While the official start of spring is still a few weeks away, daylight saving time began Sunday, March 8, at 2 a.m. and turning our clocks ahead means one less precious hour of sleep.
Here's how to help your body make the adjustment to the new light-dark cycle and how to make sure you get a good night's sleep every night of the year.
Get up early this weekend and soak up some of that morning sun!
Getting outside early in the morning on Saturday and Sunday will help your brain's sleep-wake cycle get in line with the time change. Grab the sunglasses and head out the door -- sitting by a window doesn't have the same benefits.
In general, sticking to a regular sleep schedule is a good thing. It may be tempting to sleep in on the weekends, but try to go to bed and wake up at the same time every day of the week.
Call it a day a little earlier this weekend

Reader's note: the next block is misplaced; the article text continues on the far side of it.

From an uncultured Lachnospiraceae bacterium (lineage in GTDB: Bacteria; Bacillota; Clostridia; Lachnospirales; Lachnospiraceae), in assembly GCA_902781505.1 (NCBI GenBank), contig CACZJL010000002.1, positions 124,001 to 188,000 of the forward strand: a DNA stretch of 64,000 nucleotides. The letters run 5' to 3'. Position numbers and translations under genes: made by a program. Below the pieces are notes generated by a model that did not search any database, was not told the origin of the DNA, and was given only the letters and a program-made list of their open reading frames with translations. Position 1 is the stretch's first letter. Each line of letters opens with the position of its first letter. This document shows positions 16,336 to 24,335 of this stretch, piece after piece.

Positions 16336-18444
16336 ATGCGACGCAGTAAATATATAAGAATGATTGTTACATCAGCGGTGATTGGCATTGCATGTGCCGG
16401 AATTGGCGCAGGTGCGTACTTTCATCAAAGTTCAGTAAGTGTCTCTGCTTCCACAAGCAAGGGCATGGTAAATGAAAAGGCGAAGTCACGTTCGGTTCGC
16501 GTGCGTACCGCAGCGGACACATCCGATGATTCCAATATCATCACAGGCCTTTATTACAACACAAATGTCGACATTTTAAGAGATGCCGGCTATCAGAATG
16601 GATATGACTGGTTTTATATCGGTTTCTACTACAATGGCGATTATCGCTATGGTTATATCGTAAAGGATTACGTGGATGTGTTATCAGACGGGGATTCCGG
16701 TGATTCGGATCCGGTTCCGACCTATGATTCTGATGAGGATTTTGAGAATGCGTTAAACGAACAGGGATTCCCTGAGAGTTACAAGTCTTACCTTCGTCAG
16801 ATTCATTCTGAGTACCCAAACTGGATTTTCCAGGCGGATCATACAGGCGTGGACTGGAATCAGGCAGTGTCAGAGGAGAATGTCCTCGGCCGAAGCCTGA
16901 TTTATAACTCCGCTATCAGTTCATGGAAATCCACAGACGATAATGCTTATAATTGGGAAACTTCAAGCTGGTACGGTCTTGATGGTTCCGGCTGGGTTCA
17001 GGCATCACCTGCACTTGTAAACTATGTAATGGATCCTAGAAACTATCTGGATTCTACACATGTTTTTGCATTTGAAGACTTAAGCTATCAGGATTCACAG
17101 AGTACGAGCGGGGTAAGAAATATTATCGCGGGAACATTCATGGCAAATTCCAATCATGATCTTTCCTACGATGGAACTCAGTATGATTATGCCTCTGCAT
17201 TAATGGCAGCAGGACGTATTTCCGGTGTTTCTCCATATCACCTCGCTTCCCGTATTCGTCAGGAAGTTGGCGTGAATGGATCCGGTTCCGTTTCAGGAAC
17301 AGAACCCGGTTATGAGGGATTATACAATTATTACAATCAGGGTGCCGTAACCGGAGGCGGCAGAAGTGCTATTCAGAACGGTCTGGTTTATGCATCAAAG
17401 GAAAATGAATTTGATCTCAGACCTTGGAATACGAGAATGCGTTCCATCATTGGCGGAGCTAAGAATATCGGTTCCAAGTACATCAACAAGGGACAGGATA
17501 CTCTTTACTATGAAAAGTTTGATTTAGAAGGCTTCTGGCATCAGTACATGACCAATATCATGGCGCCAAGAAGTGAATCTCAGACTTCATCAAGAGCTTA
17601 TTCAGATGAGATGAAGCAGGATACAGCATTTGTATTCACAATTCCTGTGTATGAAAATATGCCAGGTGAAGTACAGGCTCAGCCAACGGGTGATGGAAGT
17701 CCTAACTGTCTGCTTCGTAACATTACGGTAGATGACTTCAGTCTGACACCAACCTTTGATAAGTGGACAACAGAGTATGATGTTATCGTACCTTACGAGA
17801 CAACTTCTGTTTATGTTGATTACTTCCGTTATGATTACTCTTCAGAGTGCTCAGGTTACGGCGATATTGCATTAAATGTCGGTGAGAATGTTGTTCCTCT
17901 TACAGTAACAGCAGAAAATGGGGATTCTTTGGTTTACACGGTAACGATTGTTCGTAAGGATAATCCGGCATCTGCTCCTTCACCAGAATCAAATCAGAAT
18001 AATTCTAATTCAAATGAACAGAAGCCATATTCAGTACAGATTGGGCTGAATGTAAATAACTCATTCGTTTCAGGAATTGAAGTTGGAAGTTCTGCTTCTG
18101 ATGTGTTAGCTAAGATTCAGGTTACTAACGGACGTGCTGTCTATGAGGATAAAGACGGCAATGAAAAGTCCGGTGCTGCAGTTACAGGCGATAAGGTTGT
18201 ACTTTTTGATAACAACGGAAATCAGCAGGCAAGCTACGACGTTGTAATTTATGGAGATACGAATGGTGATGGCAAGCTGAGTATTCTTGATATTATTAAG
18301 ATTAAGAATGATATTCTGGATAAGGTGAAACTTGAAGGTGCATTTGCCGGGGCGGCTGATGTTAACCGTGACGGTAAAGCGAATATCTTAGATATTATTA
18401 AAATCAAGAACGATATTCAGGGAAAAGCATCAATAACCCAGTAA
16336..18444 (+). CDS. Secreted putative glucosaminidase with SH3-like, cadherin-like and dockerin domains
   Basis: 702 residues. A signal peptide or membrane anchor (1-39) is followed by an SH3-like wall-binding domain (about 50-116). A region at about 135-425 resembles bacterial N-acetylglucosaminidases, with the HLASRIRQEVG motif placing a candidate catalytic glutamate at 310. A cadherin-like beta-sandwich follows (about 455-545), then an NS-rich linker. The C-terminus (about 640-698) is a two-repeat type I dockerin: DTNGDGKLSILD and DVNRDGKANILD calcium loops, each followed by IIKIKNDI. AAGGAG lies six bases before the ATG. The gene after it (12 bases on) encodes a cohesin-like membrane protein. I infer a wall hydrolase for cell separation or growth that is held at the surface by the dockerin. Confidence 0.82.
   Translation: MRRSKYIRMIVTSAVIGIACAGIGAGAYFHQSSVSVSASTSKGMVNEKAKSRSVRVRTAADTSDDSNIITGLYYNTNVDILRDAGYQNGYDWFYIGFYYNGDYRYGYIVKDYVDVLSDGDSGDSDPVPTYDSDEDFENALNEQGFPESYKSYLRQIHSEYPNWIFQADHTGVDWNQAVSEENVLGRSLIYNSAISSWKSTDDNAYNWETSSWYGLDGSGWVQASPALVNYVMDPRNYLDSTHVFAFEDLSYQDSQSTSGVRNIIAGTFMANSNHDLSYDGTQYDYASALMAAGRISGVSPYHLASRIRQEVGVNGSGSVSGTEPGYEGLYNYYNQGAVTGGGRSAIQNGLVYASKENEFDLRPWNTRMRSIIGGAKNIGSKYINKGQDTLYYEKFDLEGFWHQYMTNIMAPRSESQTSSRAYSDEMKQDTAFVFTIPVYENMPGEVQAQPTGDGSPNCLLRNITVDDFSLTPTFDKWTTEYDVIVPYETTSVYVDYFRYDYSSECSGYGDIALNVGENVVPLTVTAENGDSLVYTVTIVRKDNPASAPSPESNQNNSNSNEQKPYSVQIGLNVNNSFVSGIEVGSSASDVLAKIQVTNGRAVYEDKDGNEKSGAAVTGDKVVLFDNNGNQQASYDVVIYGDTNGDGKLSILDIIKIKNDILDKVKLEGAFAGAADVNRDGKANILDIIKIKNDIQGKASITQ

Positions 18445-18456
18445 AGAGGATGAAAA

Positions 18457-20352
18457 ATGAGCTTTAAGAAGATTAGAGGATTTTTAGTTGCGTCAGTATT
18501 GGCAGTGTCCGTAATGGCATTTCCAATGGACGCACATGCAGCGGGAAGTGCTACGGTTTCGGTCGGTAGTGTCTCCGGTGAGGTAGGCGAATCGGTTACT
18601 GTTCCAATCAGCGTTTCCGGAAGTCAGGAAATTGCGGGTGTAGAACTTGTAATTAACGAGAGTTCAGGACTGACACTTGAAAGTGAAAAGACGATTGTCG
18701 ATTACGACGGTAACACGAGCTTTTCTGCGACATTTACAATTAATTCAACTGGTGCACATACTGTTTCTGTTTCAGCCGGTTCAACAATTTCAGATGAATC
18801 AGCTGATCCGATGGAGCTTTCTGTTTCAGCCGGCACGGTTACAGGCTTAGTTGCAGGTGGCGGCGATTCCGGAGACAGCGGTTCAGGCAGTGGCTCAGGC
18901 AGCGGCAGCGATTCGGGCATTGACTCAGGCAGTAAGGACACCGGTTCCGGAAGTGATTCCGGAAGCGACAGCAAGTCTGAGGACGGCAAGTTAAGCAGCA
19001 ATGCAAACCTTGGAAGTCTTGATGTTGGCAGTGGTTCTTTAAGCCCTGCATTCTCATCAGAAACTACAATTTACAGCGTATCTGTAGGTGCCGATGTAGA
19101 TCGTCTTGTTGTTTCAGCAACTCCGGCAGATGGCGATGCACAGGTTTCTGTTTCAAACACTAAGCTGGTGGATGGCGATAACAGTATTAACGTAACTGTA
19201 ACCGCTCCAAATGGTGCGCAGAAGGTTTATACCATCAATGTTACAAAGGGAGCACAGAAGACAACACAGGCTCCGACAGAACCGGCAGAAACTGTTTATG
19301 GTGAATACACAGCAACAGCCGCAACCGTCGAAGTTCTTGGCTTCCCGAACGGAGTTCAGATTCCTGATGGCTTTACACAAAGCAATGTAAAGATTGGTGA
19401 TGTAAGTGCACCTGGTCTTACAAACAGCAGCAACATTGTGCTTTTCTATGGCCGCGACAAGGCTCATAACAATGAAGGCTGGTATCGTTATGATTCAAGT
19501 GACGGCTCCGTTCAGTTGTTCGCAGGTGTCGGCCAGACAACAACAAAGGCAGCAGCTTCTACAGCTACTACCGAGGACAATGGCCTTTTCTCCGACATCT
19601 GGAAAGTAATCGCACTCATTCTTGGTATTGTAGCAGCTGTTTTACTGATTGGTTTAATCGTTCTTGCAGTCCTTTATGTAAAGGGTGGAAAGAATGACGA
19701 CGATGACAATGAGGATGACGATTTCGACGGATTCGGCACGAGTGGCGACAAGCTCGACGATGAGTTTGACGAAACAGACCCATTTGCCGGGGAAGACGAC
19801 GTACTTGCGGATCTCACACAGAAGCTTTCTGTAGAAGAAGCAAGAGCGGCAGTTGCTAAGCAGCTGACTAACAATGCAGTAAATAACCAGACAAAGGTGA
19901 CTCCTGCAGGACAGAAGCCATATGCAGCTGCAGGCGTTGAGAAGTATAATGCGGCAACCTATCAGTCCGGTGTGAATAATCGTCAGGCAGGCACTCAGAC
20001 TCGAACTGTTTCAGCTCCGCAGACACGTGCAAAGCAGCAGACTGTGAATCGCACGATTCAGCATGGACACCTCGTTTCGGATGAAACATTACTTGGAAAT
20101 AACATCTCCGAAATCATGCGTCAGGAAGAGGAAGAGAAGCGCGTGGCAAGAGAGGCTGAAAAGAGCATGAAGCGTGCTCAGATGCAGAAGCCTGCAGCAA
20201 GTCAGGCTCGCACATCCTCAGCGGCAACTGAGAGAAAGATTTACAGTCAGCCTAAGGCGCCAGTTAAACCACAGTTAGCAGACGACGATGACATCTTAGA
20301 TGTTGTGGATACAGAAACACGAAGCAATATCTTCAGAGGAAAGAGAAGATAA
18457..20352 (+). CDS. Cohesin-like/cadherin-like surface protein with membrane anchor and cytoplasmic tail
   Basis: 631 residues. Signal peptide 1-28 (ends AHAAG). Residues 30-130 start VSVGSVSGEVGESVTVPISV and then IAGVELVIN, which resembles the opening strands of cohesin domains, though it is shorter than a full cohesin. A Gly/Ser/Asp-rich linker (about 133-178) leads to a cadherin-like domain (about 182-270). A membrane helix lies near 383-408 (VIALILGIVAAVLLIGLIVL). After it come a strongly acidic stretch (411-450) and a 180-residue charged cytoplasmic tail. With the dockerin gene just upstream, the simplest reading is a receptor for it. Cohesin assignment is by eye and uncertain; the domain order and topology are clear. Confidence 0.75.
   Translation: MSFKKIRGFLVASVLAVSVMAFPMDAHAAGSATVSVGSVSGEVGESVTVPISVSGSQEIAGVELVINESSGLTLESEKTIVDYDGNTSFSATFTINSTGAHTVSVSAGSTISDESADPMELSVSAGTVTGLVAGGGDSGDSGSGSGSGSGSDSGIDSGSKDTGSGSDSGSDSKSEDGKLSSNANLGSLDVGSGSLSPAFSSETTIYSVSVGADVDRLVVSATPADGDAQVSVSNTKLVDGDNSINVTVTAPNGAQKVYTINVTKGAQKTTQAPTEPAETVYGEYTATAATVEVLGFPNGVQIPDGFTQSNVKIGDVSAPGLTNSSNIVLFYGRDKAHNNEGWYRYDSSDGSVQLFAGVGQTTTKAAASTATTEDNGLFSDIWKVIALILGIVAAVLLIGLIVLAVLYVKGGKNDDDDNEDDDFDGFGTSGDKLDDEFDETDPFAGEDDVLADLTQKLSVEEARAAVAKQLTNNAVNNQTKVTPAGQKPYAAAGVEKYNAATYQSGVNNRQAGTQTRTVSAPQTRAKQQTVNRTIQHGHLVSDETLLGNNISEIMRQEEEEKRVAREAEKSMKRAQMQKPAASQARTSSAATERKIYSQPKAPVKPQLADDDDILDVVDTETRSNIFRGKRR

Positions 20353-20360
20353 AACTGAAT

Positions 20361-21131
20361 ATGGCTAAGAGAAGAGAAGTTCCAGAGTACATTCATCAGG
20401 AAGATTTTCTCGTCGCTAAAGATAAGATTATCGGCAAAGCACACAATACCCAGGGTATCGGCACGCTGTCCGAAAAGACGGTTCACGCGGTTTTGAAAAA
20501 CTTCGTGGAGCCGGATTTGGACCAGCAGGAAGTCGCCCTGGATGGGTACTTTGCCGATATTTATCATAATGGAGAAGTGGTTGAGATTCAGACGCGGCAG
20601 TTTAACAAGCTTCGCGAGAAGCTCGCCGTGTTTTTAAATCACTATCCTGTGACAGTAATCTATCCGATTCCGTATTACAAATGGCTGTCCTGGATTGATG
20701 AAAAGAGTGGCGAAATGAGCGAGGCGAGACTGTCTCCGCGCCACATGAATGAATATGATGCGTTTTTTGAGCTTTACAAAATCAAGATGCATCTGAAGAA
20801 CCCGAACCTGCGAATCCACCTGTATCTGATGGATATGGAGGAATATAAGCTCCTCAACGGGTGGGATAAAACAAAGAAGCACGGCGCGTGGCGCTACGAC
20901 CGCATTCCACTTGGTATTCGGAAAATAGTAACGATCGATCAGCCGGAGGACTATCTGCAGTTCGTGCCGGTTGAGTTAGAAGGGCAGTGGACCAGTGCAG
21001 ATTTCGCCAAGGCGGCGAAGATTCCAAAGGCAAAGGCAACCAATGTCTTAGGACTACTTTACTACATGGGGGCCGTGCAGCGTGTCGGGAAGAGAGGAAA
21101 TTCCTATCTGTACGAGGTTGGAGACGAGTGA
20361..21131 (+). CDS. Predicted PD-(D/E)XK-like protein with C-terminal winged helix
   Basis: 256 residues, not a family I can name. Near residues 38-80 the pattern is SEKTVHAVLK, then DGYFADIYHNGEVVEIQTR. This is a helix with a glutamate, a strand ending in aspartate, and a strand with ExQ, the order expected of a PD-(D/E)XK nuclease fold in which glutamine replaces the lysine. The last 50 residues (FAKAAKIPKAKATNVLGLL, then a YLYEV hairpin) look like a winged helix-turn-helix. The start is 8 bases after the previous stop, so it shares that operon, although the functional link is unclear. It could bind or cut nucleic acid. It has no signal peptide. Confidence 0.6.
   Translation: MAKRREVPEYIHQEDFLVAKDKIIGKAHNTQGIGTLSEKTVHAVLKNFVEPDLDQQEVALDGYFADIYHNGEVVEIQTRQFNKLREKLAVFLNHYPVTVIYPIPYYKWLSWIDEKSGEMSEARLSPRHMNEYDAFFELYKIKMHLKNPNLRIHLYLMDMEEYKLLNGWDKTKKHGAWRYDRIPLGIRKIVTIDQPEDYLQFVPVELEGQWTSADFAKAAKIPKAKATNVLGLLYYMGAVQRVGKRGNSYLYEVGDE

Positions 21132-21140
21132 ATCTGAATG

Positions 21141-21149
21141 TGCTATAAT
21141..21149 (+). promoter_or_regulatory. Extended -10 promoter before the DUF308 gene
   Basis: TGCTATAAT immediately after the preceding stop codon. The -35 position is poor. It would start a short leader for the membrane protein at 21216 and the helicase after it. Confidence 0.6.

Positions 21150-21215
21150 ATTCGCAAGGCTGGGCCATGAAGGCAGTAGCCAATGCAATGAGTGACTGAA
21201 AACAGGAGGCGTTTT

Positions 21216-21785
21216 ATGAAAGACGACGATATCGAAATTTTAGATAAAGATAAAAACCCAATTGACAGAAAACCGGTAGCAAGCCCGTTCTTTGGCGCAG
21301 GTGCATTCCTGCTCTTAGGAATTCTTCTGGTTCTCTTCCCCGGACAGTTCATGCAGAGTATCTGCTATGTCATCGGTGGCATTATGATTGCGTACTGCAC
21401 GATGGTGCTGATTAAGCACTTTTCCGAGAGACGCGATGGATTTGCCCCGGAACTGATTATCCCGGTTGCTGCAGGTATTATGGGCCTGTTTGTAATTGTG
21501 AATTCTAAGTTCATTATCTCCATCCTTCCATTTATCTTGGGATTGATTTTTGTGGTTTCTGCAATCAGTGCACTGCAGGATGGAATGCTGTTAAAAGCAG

Help your body clock adjust by heading in early and not lingering outside in the late afternoon sun.
Sleep experts say you should also avoid exercising right before bed to help your body wind down, no more than 2-3 hours before you plan on going to sleep.
Chill out! (Physically and mentally)
Relaxing before bed should be part of your nighttime ritual and keeping the temperature in your bedroom on the cool side can help you sleep better.
Additionally, if you go to bed but are having trouble falling asleep, don't just lie there. Get up and try to do something relaxing. The anxiety of not being able to fall asleep can make it harder to fall asleep.
The average adult needs 7-8 hours of sleep each night. Kids need more -- young children should get 10 hours and teens at least nine. Babies sleep about 16 hours a day! That may sound like a lot, but sleep is important. Lack of sleep increases the risk for obesity and heart disease and affects your hippocampus, the part of your brain associated with making new memories. When you're sleep-deprived, your ability to learn new tasks can decrease by as much as 40 percent.
ABC News contributed to this report.